This makes the permanent death characters can face all the more gut-wrenching. In fact, you can argue that it is the only reason. Without these narratives or potential for narrative, the characters can just be seen pieces on the game board. The curse of Fire Emblem is that if you play the traditional way of resetting chapters after losing one unit is that by the end you have a ton of characters you haven’t touched. If you think about Fire Emblem as just a strategy game, units are expendable. Did you lose your archer? Don’t worry, just use a second seal and class change that character you weren’t using before and do a bit of grinding to easily replace the one you lost. This is actually a point the game drives into the player quite a few times, that you shouldn’t treat these characters like pieces on a game board. That the best option may not be the most ethical. The narrative provides not just a reason for making sure that every character stays alive, but provides an even stronger reason for not having a character die. When a character dies, their narrative stops. You can’t use them anymore, and like in most cases when someone dies, you can’t talk to them anymore to learn more about them. When you get right down to it, the punishment for losing a character in Fire Emblem isn’t mechanical, but based in the many narratives the game has to offer.
Now a big part of the narrative game is that it requires that your interactions within the game space affects the overall story. Fire Emblem manages to this perfectly by combining its narrative-based mechanics with its turn-based strategy based mechanics. In Fire Emblem: Awakening for example, sometimes you can get the best out of a unit if they are standing next to their spouse, but if the spouse is too far in harm’s way they run the risk of being attacked by too many enemies. Even if they both are capable at taking hits, you have to adjust your units starting positions so that people with high support rankings are near each other in order to maximize their effectiveness. If you are trying to get two characters to have a higher support ranking, then you’ll need to place them near each other or pair them up, but depending on your goal for each character you would want to place them in such a way that one character gains more experience points so that they level up faster. The skills of two characters that are married also have a great impact on their children, who are playable in the later parts of Awakening, leading to some interesting combinations like a non-Lord units with the power Aether skill or a Trickster with lethality and renewal, an assassin and war cleric ability respectively. The narrative aspects of the game are key to just about every strategic decision you make in Fire Emblem, to the point where it really does blur the line between what is a narrative mechanic and what isn’t.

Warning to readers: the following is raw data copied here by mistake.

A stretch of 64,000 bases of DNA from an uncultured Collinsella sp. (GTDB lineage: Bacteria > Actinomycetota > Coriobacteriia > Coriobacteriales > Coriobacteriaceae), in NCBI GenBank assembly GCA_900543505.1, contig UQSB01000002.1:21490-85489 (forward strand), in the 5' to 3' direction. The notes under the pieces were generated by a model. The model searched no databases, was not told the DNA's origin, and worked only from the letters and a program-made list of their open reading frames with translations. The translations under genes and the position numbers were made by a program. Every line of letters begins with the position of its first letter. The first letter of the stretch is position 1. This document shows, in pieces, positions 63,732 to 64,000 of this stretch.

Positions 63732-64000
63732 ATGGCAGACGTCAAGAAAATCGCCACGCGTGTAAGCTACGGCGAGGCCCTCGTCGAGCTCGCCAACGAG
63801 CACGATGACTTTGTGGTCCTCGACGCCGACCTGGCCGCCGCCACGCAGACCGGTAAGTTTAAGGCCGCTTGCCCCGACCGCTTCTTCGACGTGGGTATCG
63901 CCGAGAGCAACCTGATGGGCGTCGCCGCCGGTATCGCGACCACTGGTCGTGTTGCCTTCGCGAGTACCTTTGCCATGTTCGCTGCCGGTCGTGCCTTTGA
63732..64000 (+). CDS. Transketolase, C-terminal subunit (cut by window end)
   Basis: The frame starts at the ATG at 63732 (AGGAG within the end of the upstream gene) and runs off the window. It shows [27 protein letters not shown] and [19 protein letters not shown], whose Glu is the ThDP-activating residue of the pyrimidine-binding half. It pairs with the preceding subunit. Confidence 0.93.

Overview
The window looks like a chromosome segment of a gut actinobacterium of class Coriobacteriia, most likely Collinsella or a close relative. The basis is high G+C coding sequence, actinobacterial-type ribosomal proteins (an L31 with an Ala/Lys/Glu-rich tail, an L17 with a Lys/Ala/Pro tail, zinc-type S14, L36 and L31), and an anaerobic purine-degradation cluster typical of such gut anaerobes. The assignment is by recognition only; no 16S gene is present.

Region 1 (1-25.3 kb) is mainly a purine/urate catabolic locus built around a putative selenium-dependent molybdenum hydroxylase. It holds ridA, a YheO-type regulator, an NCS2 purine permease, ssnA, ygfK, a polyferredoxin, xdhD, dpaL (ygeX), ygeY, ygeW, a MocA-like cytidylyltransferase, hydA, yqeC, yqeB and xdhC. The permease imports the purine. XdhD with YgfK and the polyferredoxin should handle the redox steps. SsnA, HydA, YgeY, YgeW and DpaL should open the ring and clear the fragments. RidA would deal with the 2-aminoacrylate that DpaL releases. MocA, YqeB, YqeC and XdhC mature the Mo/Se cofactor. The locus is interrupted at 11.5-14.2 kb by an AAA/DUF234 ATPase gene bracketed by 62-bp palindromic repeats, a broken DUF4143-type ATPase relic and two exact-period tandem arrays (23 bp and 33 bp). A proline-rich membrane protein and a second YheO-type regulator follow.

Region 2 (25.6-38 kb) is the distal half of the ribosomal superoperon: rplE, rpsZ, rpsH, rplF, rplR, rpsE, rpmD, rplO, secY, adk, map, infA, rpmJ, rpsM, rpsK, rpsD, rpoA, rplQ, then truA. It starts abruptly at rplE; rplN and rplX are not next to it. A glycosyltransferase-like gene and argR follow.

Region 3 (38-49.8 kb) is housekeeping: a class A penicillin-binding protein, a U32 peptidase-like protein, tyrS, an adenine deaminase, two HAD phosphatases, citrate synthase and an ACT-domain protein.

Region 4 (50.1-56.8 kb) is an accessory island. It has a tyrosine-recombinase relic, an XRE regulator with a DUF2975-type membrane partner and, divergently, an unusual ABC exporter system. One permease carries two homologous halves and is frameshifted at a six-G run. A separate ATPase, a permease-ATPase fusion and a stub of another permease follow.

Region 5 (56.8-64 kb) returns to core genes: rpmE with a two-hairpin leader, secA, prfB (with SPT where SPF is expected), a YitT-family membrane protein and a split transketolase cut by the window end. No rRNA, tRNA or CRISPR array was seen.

A lot of developers want a better narrative for their games. They want Hollywood like experience where their narrative is controlled, so that it can be better directed by a single person and so that they can give their work a single unified meaning. I’ve once talked about how this was not the only way to make games more meaningful but also the wrong way and games like Fire Emblem have shown us for a very long time now how a game could seamlessly blur the line between game and story and still provide some useful social commentary. There is a kind of simple beauty to Fire Emblem. There is a lot of effort to show you that each warrior on the battlefield is a person, with a life beyond just serving the cause. Fire Emblem does not shove it down your throat but rather simply lets you experience a simulation of a kind of natural world and lets you draw your own conclusions based on your experiences, rather than what is presented to you in very deliberate manner. This is the beauty of the video game narrative.